To better understand these issues, we surveyed the genetic diversity of Lu. vexator at several sites using microsatellite genetic markers. Our goals were first, to assess any population structure of the sand flies over sites from ~0.5 to ~3.8 km apart. The genetic differentiation of the parasite, but not lizard, suggests that the sand flies are not very mobile among sites and would thus be differentiated among local patches of the habitat. This could create an environment favorable for local adaptation of parasite/vector genotypes, with populations varying in their susceptibility to environmental disturbances. Secondly, to estimate the effective (breeding) population size of Lu. vexator. We predict that the actual population size is much greater than what is detected by standard trapping methods. Thirdly, to provide results of our scanning of the sand fly’s genome for microsatellite regions that may be useful for other researchers.

Methods

Study sites

We conducted the study at the University of California Hopland Research and Extension Center (HREC), a 2168 ha property near the town of Hopland, California, USA. This site has been the focus of a long-term lizard malaria study since 1978 [12, 19]. The habitat is topographically complex, ranging from 152 to 914 m elevation, with a Mediterranean climate of hot, dry summers from June to September and rainy mild winters, with 75 % of the annual rainfall occurring between November and February. The frost-free growing season lasts approximately 250 days (HREC weather data). Four sites were chosen for collecting sand flies based upon the presence of active ground squirrel (Otospermophilus beecheyi) colonies; sand flies use ground squirrel burrows as day-time resting sites and females deposit eggs in the organic-rich feces [20]. The sand flies from these sites are considered here as separate populations for analysis; Fig. 1 shows the location of these sites relative to one another with the GPS coordinates provided in Additional file 1: Table S1. The majority of burrows at each site were trapped, but due to burrow location, opening size and angle, not every burrow could be sampled. The characterization of each site is as follows: Buck: grassy terrain with scattered oak and madrone trees. The majority of the rodent burrows trapped were on the gentle slope of a grassy, exposed hill with an elevation of approximately 300 m. The ground squirrel colony consisted of at least 40 burrows. Water Tank: a relatively flat site with grassy terrain, no tree cover and an elevation of approximately 240 m. The ground squirrel colony consisted of approximately 20 burrows. Foster: a tree-covered bank off the side of an access road, covered in leaf litter with an approximate elevation of 260 m. The ground squirrel colony was small, with approximately 10 burrows. Goldmine: grassy terrain with scattered trees and downed logs, with an approximate elevation of 850 m. The ground squirrel colony consisted of at least 40 burrows.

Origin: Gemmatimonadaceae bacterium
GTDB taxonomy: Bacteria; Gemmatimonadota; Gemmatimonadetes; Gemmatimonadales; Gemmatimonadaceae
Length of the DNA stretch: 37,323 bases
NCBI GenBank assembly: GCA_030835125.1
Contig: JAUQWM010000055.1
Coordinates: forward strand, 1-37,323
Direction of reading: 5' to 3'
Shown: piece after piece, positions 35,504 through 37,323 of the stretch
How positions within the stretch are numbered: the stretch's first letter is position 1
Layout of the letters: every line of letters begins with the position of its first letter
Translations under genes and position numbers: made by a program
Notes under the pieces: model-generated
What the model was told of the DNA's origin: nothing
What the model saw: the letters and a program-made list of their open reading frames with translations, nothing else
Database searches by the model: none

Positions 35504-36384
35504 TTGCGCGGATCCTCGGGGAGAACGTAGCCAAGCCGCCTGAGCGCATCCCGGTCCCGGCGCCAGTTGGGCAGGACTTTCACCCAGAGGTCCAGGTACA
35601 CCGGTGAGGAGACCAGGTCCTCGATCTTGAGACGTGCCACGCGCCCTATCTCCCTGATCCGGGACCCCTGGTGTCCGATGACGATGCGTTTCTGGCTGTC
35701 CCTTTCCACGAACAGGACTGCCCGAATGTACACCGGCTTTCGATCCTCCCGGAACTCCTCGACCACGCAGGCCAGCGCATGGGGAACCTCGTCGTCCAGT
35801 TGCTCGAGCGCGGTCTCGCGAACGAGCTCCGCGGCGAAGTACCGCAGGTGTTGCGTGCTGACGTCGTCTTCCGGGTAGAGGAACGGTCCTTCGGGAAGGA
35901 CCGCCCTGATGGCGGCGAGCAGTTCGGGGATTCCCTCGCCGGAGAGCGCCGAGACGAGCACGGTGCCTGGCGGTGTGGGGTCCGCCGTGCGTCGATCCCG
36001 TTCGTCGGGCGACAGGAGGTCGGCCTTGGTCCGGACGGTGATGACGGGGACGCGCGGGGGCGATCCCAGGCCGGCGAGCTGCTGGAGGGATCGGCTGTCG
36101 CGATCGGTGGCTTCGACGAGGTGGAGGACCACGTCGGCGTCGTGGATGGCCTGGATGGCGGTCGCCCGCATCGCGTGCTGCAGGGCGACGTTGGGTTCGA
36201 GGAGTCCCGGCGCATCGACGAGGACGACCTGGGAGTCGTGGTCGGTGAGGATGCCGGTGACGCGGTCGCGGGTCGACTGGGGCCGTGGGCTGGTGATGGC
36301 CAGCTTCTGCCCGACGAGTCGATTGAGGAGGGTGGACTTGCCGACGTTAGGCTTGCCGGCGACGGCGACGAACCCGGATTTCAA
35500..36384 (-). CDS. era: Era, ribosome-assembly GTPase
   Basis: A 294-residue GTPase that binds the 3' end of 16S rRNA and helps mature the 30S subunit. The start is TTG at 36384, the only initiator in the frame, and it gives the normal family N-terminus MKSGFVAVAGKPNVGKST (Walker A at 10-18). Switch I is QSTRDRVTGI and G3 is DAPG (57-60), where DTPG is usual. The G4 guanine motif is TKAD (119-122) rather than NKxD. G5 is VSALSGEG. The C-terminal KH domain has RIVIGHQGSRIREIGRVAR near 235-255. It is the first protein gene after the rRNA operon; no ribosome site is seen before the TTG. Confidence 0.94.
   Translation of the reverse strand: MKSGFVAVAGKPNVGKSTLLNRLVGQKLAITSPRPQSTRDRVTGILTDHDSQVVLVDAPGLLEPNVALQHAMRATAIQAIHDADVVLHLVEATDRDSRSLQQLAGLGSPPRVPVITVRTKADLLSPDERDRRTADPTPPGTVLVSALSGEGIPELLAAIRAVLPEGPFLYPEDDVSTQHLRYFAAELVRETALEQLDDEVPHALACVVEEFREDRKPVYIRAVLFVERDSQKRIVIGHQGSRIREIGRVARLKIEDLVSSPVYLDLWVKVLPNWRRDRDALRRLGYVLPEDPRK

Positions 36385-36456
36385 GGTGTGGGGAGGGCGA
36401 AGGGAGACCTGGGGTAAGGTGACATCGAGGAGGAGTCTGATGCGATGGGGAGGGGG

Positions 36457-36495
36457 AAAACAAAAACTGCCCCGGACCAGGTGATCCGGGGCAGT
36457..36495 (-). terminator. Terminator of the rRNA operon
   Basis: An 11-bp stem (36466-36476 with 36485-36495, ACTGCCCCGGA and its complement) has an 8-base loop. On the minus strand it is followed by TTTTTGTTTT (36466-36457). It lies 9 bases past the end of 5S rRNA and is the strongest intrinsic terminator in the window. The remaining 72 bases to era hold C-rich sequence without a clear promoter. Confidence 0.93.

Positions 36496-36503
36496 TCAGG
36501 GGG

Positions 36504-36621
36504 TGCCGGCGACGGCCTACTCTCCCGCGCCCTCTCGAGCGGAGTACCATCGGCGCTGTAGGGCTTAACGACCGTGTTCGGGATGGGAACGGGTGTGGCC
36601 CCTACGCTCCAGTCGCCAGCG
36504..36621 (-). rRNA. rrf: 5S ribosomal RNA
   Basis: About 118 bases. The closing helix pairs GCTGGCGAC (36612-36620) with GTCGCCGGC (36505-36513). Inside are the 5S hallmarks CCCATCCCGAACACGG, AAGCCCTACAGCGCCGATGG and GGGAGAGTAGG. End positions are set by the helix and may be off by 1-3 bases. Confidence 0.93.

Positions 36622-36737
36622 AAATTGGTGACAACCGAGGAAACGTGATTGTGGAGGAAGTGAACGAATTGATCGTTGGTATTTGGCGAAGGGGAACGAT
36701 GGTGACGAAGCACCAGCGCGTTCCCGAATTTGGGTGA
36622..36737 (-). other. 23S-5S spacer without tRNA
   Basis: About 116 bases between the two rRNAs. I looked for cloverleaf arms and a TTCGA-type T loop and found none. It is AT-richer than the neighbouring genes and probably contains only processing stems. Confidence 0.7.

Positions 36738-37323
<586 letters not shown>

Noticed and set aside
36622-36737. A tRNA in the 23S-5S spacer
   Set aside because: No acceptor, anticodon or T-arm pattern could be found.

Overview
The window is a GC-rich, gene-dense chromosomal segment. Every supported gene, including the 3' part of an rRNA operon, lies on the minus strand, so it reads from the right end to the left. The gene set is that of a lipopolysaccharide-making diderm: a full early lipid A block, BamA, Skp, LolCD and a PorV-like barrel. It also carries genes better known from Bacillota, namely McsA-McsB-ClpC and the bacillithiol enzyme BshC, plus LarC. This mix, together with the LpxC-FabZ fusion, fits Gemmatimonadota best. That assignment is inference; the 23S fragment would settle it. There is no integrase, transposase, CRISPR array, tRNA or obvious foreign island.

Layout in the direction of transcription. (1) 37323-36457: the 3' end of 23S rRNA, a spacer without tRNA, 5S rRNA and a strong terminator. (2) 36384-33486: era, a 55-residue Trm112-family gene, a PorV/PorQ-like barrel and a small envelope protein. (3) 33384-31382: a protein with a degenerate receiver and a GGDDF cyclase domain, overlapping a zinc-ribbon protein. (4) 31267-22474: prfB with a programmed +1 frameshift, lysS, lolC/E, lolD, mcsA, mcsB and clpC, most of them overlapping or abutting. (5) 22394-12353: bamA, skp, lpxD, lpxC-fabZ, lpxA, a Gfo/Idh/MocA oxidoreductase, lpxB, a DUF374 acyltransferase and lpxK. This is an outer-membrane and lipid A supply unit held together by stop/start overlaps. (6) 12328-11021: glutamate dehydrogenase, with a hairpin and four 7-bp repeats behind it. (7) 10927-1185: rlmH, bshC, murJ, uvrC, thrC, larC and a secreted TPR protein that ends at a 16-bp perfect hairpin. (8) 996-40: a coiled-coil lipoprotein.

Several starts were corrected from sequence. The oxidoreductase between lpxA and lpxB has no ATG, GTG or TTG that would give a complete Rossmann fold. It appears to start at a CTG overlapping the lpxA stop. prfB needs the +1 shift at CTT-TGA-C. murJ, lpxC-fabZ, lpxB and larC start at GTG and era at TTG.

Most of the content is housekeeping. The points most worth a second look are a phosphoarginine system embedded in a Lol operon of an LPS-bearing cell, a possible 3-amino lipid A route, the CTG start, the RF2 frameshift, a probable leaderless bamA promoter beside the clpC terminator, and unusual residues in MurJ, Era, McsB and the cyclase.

Fig. 1

Sand fly (Lutzomyia vexator) sampling locations at the University of California Hopland Research and Extension Center. Distances between sites are given in kilometers. Map data: Google

Sand fly collection

On 24 nights from 8 July 2012 to 3 August 2012, sand flies were collected by funnel traps set over entrances of ground squirrel burrows in the late afternoon, and flies were collected from 20:00 to 24:00. Two to three sites were trapped each night, with each site trapped a total of 10–18 nights. Species identification was by the criteria of Young and Perkins [21]. Lutzomyia vexator was more common (~89 % of sand flies) than Lu. stewarti, so only Lu. vexator was used for the study. After identification, flies were stored individually in vials containing 100 % ethanol.